Figure S2. Characterizing CyO from the Df(2L)bhe, Ir21abhe stock. In our initial crosses combining CyO from the Df(2L)bhe, Ir21abhe stock and molecularly defined deletions (Table S13), we saw that Df(2L)ED5878 failed to complement this CyO for female sterility (indicating the presence of fs(2)21Ba1), but Df(2L)ED50001 and Df(2L)ED929 complemented. The region of Df(2L)ED5878 is shown in this image from GBrowse (Thurmond et al. 2018). In follow-up crosses, we complementation tested terminal deletion chromosomes that had been characterized previously by Caggese et al. (1988) and Larsson et al. (1996). Because terminal deletion chromosomes continue to lose end sequences until telomeres are added (Biessmann and Mason 1988) and we do not know if the terminal deletions had stabilized at the time they were characterized, we can use previous endpoint localizations only as minimal estimates of deletion extents. Deletions that had previously been shown to delete net, but not Sam-S (Df(2L)PM4, PMA, PMD and net62) complemented fs(2)21Ba1. Df(2L)net18—which failed to complement the lethality of a Sam-S mutation but complemented the lethality of a mutation in CG3164—also failed to complement fs(2)21Ba1. These results place fs(2)21Ba1 in the seven-gene interval to the right of net and to the left of CG3164. Df(2L)PM44, which had previously been shown molecularly to break within Sam-S (Larsson et al. 1996), failed to complement fs(2)21Ba1. If Df(2L)PM44 was stabilized at the time its breakpoint was mapped, fs(2)21Ba1 lies in the four-gene Zir to Sam-S interval. Females carrying fs(2)21Ba1 and Sam-SR23 were sterile (rather than lethal as would be expected for strong loss-of-function genotypes), which suggests fs(2)21Ba1 is a hypomorphic Sam-S mutation, but females carrying fs(2)21Ba1 and Sam-S1 were fertile. Sam-S1 is a hypomorphic allele and intragenic complementation of hypomorphic alleles is not unusual, but further tests are needed to exclude other possibilities.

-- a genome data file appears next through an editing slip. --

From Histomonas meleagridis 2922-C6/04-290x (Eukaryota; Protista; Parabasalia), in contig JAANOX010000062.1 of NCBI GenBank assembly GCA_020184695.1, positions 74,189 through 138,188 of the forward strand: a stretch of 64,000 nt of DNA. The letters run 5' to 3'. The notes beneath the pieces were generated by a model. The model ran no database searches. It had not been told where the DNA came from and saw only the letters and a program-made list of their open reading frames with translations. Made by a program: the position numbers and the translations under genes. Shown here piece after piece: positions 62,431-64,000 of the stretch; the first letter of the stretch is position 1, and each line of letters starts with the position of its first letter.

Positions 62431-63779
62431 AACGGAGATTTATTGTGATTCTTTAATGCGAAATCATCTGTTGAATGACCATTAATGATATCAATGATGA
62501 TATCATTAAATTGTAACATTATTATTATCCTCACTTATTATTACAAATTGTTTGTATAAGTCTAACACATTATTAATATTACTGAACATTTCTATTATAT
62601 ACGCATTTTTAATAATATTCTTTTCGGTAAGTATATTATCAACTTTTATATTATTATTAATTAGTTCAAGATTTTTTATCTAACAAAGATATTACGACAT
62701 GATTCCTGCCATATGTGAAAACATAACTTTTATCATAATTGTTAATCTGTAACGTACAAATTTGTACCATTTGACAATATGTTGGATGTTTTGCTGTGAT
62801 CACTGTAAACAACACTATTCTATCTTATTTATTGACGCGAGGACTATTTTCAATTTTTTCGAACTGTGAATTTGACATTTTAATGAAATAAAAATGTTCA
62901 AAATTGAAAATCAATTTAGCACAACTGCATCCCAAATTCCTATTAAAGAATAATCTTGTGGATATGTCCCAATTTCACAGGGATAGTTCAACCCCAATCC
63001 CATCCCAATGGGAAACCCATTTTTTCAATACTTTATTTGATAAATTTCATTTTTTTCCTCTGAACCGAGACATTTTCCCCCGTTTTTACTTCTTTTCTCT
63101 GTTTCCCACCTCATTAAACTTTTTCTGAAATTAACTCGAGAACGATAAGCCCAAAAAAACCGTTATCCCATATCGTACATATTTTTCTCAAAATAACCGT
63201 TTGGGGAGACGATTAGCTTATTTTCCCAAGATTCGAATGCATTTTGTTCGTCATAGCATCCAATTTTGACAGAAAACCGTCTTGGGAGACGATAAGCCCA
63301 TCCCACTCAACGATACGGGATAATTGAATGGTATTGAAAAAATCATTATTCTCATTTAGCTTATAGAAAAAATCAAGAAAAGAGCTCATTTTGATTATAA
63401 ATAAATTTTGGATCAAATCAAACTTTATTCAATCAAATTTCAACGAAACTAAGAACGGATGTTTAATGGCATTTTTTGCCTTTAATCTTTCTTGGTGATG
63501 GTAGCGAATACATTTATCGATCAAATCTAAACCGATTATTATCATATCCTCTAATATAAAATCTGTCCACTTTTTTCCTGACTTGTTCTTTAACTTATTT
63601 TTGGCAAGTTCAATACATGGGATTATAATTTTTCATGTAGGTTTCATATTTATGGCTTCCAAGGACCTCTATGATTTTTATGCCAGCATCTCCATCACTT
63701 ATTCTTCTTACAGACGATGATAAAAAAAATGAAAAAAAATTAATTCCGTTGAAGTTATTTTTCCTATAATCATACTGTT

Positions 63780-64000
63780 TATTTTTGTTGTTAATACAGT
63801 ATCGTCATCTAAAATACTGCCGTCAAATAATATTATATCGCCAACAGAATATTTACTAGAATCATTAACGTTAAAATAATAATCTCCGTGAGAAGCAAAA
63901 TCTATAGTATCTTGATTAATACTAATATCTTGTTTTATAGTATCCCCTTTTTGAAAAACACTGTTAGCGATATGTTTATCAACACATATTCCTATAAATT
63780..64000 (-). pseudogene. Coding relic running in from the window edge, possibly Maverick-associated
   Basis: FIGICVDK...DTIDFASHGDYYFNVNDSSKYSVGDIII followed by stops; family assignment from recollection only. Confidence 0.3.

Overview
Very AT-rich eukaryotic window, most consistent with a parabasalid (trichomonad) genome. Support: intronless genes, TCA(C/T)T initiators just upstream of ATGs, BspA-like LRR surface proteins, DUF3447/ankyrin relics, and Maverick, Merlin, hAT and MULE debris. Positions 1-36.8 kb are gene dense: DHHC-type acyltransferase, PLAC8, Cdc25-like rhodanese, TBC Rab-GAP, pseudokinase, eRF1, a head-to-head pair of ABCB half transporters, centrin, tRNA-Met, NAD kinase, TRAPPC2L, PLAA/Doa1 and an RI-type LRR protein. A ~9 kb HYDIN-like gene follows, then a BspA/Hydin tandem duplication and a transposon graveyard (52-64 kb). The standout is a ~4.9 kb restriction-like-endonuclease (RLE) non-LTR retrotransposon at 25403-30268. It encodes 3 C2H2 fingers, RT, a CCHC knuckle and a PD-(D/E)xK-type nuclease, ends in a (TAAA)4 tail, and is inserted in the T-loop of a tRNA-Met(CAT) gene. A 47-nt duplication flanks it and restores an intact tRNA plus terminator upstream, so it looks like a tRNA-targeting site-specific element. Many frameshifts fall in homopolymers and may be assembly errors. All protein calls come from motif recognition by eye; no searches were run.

Figure S3. Extremely distal meiotic crossovers between Ir21a and fs(2)21Ba do not generate mutation-free chromosomes in the broadhead stock. The Df(2L)bhe, Ir21abhe chromosome is lethal in combination with CG316421Ba-1 (as we are renaming l(2)21Ba1 here), CG3164MI10825 or CG3164KG08120 (Table S13). The causative mutation, CG3164bhe, is an A to T transversion at 2L:123,157 predicted to truncate the CG3164 protein eight amino acids from the C-terminus (leucine to stop). The presence of CG3164bhe on the Df(2L)bhe, Ir21abhe chromosome lying proximal to fs(2)21Ba1 on CyO adds to the stability of the Df(2L)bhe, Ir21abhe/CyO stock, because any crossovers that might occur between Ir21abhe and fs(2)21Ba1—despite telomeric suppression—cannot give rise to recombinant chromosomes lacking mutations. This is depicted generically in the figure, where crossovers that occur between distal mutations (m– and fs–) can lead to stock breakdown (A) in the absence of a second deleterious mutation (l–), but lead to recombinant chromosomes that are eliminated from the stock when the second mutation is present (B). The presence of CG3164bhe suggests that the broadhead phenotype seen in homozygotes (Nüsslein-Volhard et al. 1984; RG and Nüsslein-Volhard 1987) is not entirely attributable the Df(2L)bhe and Ir21abhe lesions. Likewise, a 5.6 Mb inversion on the Df(2L)bhe, Ir21abhe CG3164bhe chromosome (49E1;54B17, 2R:12,889,785;17,485,201), which we found through sequencing, may also contribute to the phenotype.


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Identification and Characterization of Breakpoints and Mutations on Drosophila melanogaster Balancer Chromosomes